Beijing expats' favourite literary hangout The Bookworm goes into publishing
Popular Chinese bookstore plans to publish Chinese literature
More than a decade after it opened its doors in Beijing's trendy Sanlitun entertainment area, The Bookworm has become a go-to hangout for expatriates in search of the latest books on the Middle Kingdom, or to hear authors talk about their work. Aspiring writers set up their laptops in the casual setting of the cafe and attempt to record their own China experiences.
The popular bookstore and lending library now has branches in Chengdu and Suzhou, and helps to bring writers and readers together through the annual China Bookworm Literary Festival.
This year's festival, the ninth since it began, will take place from March 13 to 29 and feature more than 300 events and participation of 110 authors across eight cities.
Run by bookstore staff and an army of volunteers, the festival includes sessions for fans to meet their favourite authors, and workshops for aspiring authors.
Now, greater plans are in the works. General manager Peter Goff says The Bookworm is going to become a publisher, something he sees as a natural step forward.
Its newly established China Bookworm Press will focus primarily on contemporary Chinese fiction, translating books into English to make them more accessible to readers outside China.
To kick-start the venture, a competition is to be launched in the next few months, inviting authors to submit previously unpublished works. Three winners will be chosen, and their stories translated into English and published in print and e-book formats.
"There's an interest in China, and literature is a fantastic window to find out more about it," Goff says. "Contemporary Chinese literature is strikingly different from that of the Cultural Revolution [genre] that is widely read in the West. Modern Chinese literature hasn't received much attention, and we hope to showcase it."
The Bookworm, which opened in 2003, already publishes short stories, poetry and creative fiction in its quarterly literary journal MaLa - the China Bookworm Literary Journal, which has theme-based issues such as "Arrivals and Departures", and "On Reconstruction".
"Showcasing writers and their work is very much part of what we do. We do organise readings with Chinese authors and provide a platform for them; we have our magazine, and now publishing is another dimension," Goff says.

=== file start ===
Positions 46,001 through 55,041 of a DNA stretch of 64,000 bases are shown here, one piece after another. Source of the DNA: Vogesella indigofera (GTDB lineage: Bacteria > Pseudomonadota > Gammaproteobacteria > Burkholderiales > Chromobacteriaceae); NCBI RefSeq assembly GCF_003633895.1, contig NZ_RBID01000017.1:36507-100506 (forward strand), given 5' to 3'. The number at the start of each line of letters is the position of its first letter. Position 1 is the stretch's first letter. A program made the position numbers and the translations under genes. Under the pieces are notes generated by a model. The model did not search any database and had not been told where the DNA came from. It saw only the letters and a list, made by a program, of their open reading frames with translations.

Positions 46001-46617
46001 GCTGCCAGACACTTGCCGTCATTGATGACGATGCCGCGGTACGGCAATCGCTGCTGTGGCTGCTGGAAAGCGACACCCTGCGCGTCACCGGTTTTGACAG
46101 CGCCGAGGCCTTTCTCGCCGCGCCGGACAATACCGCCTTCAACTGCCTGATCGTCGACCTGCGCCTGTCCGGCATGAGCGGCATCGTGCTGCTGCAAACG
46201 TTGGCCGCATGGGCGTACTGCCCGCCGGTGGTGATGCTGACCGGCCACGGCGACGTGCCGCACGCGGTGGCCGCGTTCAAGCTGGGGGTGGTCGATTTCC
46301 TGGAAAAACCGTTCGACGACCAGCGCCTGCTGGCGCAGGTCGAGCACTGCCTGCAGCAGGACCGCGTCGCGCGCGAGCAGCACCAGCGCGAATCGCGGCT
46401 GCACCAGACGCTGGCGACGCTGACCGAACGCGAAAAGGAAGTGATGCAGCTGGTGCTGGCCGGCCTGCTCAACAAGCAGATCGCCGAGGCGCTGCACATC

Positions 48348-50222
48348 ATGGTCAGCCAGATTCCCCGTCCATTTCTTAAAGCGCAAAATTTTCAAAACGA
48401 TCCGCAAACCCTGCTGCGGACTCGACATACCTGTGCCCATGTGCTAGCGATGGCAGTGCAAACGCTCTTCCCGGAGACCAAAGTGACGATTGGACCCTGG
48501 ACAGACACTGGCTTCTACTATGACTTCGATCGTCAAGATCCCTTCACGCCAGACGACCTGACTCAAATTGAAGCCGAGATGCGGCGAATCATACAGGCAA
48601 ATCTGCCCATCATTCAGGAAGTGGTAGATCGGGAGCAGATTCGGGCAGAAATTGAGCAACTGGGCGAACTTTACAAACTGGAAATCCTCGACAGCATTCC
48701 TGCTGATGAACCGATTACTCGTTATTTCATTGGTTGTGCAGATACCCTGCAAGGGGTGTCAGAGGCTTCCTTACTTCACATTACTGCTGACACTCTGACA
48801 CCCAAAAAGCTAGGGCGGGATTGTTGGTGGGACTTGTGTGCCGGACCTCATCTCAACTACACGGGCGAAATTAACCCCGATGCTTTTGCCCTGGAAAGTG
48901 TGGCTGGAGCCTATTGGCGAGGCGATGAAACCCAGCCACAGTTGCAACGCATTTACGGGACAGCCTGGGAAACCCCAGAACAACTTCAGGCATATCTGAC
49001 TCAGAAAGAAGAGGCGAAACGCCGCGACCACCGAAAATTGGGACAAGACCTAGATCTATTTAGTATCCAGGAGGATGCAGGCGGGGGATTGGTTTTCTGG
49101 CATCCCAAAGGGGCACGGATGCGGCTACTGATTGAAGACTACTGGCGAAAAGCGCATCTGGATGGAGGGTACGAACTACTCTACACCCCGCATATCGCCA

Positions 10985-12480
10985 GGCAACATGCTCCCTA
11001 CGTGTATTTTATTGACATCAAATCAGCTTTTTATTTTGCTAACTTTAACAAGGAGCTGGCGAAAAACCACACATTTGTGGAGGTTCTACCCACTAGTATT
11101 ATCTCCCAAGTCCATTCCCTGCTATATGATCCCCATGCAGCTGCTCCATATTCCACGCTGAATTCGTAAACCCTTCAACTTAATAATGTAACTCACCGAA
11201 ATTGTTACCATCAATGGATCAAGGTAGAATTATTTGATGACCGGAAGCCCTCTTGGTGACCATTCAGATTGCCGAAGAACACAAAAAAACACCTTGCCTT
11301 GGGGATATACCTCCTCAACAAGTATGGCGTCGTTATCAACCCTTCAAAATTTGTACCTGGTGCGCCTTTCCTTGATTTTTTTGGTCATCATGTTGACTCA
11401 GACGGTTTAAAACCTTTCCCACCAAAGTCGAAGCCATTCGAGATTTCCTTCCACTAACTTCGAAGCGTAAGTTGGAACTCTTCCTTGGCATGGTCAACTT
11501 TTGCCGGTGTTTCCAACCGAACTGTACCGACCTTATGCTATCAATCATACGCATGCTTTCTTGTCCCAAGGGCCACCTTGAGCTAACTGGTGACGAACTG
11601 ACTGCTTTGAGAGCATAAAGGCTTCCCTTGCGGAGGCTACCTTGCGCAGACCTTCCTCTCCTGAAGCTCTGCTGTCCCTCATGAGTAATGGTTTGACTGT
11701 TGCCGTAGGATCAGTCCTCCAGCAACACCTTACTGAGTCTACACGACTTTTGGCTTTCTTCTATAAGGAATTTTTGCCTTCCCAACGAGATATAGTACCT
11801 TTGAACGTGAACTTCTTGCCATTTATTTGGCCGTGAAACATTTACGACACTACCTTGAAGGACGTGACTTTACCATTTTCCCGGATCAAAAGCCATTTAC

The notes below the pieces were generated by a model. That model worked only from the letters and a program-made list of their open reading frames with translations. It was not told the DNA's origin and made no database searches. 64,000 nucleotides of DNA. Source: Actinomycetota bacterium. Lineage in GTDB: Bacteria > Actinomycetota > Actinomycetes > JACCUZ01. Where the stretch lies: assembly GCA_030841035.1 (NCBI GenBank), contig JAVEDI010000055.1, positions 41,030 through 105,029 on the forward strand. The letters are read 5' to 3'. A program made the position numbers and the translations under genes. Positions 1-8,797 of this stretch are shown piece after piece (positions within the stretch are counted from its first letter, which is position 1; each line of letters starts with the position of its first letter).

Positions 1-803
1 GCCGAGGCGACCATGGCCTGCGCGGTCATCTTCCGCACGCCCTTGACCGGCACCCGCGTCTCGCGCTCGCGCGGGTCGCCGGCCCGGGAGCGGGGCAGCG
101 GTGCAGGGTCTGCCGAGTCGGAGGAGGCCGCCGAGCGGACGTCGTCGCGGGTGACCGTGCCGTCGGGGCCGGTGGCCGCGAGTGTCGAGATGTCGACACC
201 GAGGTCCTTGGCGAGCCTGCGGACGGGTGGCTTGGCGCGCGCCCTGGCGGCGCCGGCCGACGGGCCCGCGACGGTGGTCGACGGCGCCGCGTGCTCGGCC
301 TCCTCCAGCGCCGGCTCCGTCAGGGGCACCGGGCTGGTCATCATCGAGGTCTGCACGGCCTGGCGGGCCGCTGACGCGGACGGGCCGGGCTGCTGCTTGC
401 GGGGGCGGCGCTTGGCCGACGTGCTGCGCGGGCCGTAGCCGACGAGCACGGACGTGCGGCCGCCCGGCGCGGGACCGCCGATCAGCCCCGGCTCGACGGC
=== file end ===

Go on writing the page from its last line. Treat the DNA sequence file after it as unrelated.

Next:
"Our connections made through our literary festivals help put us in touch with writers, so we are always looking for more ways to give more voice to them."
Goff says some readers like to stick with established writers, but he hopes the new publishing venture will shake things up by presenting a diversity of styles, including science fiction, erotica, horror and realism.
Penguin Random House North Asia had a similar vision 10 years ago when it became the first foreign publishing house to set up on the mainland, says Jo Lusby, its managing director.
"The plan in 2005 was much the same as the plan when Penguin launched in India 25 years ago - to create a platform for local authors to gain visibility in international markets, with the hope of finding new voices that will appeal around the world," she says.
Its first release was 2007's Wolf Totem by Lu Jiamin, under the pen name Jiang Rong, which won the Man Asian Literary Prize that year.
Released in Chinese in 2004, the semi-autobiographical novel follows a young man who is sent to the Inner Mongolian grasslands during the Cultural Revolution, where he learns about the lives of wolves and the impact man has on the natural environment.
It became a hit in Chinese, selling four million copies; its message of being a leader rather than a follower spoke to many.
Penguin China paid Jiang US$100,000 to secure the worldwide English rights to the book, setting a record for translation rights to a Chinese book. A film adaptation of the novel by French director Jean-Jacques Annaud was released on the first day of the Lunar New Year last month.